Summertime can be three months of eating at odd times, staying up late, sleeping in, and doing whatever you feel like doing! Returning back to school, then, can be a big change for both you and your child. For the weeks leading up to school, it can be a good idea to start changing your routine. Begin by re-entering regular meals into the routine. Your child should be on a healthy eating schedule before school starts, which can have positive effects on concentration, learning, and energy. In addition, it can be beneficial to return to a regular bedtime and waking up routine, so that their bodies get used to this when school starts. It will be important to have enough sleep so that won’t get over-tired before school even starts, which could otherwise lead to fatigue, low energy, and crankiness! Start calming down their activities, in preparation for transitioning into a more structured and calm routine.
6. Plan activities for the school year
As important as it is to get your child ready for routine, homework, and early bedtimes, it’s just as important to help them get excited about the year to come. (Most likely, talking about organization and homework is not going to accomplish this!) Start discussing some possible activities they may be interested in doing. Give them the opportunity to share their ideas and see what they’re interested in. Be ready with some ideas if they’re having trouble, based on whattheir interests and talents are. Some parents mistakenly try to force certain activities on them, and they feel they have to do them in order to please them. Read their signals, and be aware of what they like to do. By getting involved in activities that they enjoy and are good at, this will undoubtedly boost their self-esteem and make them more excited for the year to come. Some ideas for activities include sports (baseball/softball, basketball, soccer/field hockey), karate, acting class, cooking classes (for kids), and art classes. It may also be a good idea to find out what other kids are getting involved with, so that your child has the opportunity to join their friends in after-school activities rather than feeling isolated.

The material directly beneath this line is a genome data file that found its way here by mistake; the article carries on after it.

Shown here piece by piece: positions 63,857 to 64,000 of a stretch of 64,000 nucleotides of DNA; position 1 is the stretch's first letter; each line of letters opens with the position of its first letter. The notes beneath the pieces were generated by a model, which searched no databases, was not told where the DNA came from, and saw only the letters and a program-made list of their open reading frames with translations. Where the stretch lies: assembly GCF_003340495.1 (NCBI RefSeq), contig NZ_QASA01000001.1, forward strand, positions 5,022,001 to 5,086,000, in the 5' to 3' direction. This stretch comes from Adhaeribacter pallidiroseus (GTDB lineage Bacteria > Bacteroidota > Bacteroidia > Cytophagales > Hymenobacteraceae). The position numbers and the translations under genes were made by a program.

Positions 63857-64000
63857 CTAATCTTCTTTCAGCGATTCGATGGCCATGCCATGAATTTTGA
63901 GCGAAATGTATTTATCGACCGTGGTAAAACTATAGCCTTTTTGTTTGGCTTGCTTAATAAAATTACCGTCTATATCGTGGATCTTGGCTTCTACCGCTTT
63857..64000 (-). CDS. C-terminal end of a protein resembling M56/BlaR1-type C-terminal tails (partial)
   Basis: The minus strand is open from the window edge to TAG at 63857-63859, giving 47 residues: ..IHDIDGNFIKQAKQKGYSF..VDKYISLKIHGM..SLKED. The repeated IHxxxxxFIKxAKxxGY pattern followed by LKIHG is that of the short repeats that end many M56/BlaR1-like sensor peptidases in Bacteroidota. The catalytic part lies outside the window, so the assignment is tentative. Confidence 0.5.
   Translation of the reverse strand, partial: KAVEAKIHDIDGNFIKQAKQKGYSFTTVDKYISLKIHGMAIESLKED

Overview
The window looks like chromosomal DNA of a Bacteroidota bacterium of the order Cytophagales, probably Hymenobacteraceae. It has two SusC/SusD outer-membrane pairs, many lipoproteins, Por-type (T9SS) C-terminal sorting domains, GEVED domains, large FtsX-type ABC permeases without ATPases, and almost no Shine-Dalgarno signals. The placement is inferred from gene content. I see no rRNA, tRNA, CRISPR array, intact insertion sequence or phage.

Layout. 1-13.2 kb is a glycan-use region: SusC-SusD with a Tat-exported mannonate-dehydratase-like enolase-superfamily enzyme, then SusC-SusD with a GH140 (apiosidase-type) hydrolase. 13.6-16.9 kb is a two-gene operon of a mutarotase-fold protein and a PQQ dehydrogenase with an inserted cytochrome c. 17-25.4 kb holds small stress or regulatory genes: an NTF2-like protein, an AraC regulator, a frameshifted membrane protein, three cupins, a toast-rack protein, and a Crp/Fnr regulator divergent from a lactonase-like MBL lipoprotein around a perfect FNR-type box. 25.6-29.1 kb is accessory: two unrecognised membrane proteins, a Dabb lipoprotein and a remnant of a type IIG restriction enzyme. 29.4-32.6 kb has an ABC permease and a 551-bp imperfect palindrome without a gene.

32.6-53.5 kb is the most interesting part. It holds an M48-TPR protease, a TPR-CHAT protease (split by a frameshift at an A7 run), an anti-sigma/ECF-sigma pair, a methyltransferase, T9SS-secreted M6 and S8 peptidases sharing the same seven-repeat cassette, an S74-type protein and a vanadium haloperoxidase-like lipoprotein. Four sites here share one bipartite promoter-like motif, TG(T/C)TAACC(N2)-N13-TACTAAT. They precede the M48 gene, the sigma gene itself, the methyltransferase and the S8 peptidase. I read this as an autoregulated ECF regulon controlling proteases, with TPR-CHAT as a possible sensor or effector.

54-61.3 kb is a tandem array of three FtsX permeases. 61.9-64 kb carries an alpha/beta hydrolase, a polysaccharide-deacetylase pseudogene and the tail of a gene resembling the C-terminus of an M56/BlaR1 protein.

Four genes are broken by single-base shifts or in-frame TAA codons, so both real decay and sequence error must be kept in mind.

7. Don’t Plan TOO Much!
Some parents make the mistake of adding too much structure into the routine. Remember that kids need to be kids, and too much structure can cause them to feel pressure and anxiety. Allow them time just to play and be imaginative. Too many planned activities can take away from this. Give them time to play with other kids in an unstructured, but supervised, environment. Try to avoid getting into routines of watching a lot of television, or playing computer or video games. Encourage outdoor play and toys that require social involvement.